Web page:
Things About the Midwest That Continue to Mystify This Midwest Native, an ongoing series:
Tuesday is my day between bouts of teaching and, consequently, the day dedicated to the most frivolous activities I can contemplate, viz. "going to the grocery store" and "reading, but not for class" (I also read for class, obviously). In my attempt at the former, I decided I wanted a loaf of actual bread, capable of being sliced (by me) so as to support the heavier-than-average filling I had in mind. Being of sound mind and trained in these matters by Zingerman's, I wanted a crusty bread as well. Accomplishing this task took a visit to two different grocery stores, which combined to have one loaf of bread that met this not-exacting standard (the terrible Kroger by our house in Durham has multiple options every day).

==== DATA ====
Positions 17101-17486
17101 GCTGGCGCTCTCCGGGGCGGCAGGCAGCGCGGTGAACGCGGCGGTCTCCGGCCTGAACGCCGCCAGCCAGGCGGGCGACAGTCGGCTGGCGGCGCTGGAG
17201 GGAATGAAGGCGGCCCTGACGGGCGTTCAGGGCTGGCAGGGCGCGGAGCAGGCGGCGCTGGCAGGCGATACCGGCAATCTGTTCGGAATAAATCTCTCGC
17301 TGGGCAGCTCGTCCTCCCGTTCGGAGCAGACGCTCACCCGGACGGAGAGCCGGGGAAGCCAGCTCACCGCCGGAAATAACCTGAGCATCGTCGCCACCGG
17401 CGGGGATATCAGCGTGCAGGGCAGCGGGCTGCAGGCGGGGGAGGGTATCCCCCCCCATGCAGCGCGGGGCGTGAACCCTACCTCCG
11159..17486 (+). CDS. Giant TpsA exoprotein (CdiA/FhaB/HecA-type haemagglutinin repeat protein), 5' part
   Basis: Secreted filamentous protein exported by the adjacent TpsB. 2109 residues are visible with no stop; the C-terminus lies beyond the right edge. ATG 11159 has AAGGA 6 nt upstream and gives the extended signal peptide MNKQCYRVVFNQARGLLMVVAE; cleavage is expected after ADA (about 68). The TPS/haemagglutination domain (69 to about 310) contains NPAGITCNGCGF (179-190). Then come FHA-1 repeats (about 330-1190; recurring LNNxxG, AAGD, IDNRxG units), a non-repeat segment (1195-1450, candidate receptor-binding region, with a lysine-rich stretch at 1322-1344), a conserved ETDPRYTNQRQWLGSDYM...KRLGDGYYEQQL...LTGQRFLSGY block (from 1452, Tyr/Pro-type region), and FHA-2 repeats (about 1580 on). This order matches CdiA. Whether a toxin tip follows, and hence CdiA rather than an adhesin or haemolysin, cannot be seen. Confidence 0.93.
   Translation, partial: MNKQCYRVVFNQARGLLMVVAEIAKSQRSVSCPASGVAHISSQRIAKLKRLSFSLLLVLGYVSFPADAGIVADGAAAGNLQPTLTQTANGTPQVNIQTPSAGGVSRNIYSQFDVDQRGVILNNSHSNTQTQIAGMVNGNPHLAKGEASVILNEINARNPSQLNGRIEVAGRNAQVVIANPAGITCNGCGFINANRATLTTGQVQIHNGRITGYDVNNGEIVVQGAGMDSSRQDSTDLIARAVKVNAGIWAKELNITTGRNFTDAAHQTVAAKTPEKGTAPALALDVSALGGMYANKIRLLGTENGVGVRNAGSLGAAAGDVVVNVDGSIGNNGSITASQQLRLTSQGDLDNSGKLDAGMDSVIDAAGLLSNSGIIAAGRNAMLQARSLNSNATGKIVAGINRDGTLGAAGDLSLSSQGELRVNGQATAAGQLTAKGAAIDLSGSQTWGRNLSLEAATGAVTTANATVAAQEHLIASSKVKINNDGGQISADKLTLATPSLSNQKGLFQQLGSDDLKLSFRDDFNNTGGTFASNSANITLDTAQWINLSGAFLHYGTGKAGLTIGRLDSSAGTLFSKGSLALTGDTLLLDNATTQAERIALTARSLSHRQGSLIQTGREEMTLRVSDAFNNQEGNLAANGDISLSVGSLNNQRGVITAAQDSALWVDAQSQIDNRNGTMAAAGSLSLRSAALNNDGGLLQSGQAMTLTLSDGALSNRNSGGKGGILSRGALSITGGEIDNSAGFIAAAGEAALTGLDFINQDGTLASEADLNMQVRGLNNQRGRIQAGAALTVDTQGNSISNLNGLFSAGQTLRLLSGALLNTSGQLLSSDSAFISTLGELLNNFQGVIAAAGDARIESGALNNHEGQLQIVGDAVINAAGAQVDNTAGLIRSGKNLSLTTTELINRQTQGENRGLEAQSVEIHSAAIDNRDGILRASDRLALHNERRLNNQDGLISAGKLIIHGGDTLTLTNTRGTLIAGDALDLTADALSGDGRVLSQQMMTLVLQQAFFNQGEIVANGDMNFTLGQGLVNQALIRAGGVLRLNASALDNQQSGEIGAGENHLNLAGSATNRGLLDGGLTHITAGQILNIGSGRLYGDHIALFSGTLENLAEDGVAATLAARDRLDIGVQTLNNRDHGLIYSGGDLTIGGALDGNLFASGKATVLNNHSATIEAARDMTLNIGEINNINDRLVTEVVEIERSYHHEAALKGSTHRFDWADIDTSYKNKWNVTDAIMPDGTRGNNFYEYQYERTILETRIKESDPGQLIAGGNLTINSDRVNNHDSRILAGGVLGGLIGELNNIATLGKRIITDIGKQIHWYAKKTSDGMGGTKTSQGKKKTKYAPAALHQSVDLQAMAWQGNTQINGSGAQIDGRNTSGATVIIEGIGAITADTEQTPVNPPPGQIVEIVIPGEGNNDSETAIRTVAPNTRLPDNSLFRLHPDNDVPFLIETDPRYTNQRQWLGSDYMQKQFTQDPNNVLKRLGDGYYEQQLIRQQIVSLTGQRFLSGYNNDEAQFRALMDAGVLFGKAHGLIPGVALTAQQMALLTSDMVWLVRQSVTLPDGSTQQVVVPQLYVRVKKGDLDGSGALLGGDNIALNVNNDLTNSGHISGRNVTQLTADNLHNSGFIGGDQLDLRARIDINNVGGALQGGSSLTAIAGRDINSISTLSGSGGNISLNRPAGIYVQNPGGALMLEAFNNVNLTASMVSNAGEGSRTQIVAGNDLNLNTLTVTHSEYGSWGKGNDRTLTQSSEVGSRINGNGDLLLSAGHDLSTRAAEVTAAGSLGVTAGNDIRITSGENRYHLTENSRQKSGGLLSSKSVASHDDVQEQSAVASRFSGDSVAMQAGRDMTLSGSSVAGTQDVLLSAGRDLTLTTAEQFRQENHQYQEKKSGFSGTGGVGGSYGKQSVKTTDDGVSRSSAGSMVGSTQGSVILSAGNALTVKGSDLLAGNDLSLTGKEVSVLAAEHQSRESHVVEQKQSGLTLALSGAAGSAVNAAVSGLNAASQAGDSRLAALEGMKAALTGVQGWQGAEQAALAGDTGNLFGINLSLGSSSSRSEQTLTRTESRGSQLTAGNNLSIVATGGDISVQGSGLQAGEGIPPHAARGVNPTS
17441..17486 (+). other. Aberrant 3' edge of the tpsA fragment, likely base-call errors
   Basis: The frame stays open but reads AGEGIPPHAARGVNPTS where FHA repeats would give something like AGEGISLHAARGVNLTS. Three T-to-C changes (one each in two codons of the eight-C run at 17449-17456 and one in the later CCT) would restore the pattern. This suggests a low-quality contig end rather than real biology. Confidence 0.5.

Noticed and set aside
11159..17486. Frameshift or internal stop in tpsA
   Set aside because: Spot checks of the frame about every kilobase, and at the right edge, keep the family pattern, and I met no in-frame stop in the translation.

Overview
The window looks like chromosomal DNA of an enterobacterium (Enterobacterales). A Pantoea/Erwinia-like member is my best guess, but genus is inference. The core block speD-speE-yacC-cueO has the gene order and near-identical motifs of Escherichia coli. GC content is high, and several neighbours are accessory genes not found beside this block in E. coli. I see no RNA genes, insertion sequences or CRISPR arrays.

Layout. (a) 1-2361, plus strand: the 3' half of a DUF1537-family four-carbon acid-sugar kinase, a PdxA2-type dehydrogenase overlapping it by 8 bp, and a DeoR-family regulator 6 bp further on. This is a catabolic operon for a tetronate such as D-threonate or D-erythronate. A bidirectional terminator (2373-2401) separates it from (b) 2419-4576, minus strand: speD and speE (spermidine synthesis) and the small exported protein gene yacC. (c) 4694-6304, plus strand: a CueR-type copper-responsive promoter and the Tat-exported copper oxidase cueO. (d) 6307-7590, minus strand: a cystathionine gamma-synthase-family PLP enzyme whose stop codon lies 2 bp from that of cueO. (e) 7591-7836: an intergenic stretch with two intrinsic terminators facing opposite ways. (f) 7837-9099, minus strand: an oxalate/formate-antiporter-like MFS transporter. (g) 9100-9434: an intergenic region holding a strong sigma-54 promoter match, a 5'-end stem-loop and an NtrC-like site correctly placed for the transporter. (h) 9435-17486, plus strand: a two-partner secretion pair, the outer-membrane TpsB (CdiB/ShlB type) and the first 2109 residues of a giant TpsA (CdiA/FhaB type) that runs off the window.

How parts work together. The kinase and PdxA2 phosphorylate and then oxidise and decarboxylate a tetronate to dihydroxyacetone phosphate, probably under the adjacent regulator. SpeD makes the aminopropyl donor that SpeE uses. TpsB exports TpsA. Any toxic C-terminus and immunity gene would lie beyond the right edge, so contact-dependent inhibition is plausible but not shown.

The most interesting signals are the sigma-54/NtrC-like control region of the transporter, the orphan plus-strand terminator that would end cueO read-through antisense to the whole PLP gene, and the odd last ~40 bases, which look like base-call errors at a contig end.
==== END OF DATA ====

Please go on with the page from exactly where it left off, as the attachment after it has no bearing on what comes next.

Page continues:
Stranger to me than this was the presence, nay, prevalence, of a type of bread I am certain I have never even heard of before: Vienna Bread.* Loaves and loaves of it, whose chief characteristics, so Wikipedia informs me,** are the complete absence of serious crust and overall sweetness; commence all relevant jokes about the Midwest and What's Wrong With America.
*Zingerman's doesn't sell it, so it can be safely dismissed as Not Real Bread.
**Wikipedia's description is priceless: "The Vienna process in part used high milling of Hungarian grain, cereal press-yeast for leavening, and care and thought in the production process." Care and thought(!) as opposed to all those careless, slapped-together breads. A better exhibition of the faults of Wikipedia I couldn't imagine.